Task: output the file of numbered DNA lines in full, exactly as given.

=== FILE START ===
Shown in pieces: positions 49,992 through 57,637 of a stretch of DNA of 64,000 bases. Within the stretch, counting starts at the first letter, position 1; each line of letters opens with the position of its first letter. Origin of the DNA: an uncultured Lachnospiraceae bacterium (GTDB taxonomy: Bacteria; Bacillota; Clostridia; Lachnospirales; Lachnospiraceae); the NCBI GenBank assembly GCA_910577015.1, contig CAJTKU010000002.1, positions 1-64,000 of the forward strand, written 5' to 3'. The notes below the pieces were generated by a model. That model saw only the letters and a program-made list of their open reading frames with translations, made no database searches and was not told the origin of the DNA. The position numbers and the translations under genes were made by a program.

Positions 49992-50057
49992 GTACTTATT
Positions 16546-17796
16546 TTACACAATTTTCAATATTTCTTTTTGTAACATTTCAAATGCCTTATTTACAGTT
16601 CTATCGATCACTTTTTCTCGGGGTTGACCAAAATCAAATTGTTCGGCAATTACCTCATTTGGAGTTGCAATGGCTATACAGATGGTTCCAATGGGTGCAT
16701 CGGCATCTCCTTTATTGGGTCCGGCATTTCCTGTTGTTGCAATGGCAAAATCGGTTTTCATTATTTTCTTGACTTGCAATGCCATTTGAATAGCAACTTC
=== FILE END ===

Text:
Shown in pieces: positions 49,992 through 57,637 of a stretch of DNA of 64,000 bases. Within the stretch, counting starts at the first letter, position 1; each line of letters opens with the position of its first letter. Origin of the DNA: an uncultured Lachnospiraceae bacterium (GTDB taxonomy: Bacteria; Bacillota; Clostridia; Lachnospirales; Lachnospiraceae); the NCBI GenBank assembly GCA_910577015.1, contig CAJTKU010000002.1, positions 1-64,000 of the forward strand, written 5' to 3'. The notes below the pieces were generated by a model. That model saw only the letters and a program-made list of their open reading frames with translations, made no database searches and was not told the origin of the DNA. The position numbers and the translations under genes were made by a program.

Positions 49992-50057
49992 GTACTTATT
Positions 16546-17796
16546 TTACACAATTTTCAATATTTCTTTTTGTAACATTTCAAATGCCTTATTTACAGTT
16601 CTATCGATCACTTTTTCTCGGGGTTGACCAAAATCAAATTGTTCGGCAATTACCTCATTTGGAGTTGCAATGGCTATACAGATGGTTCCAATGGGTGCAT
16701 CGGCATCTCCTTTATTGGGTCCGGCATTTCCTGTTGTTGCAATGGCAAAATCGGTTTTCATTATTTTCTTGACTTGCAATGCCATTTGAATAGCAACTTC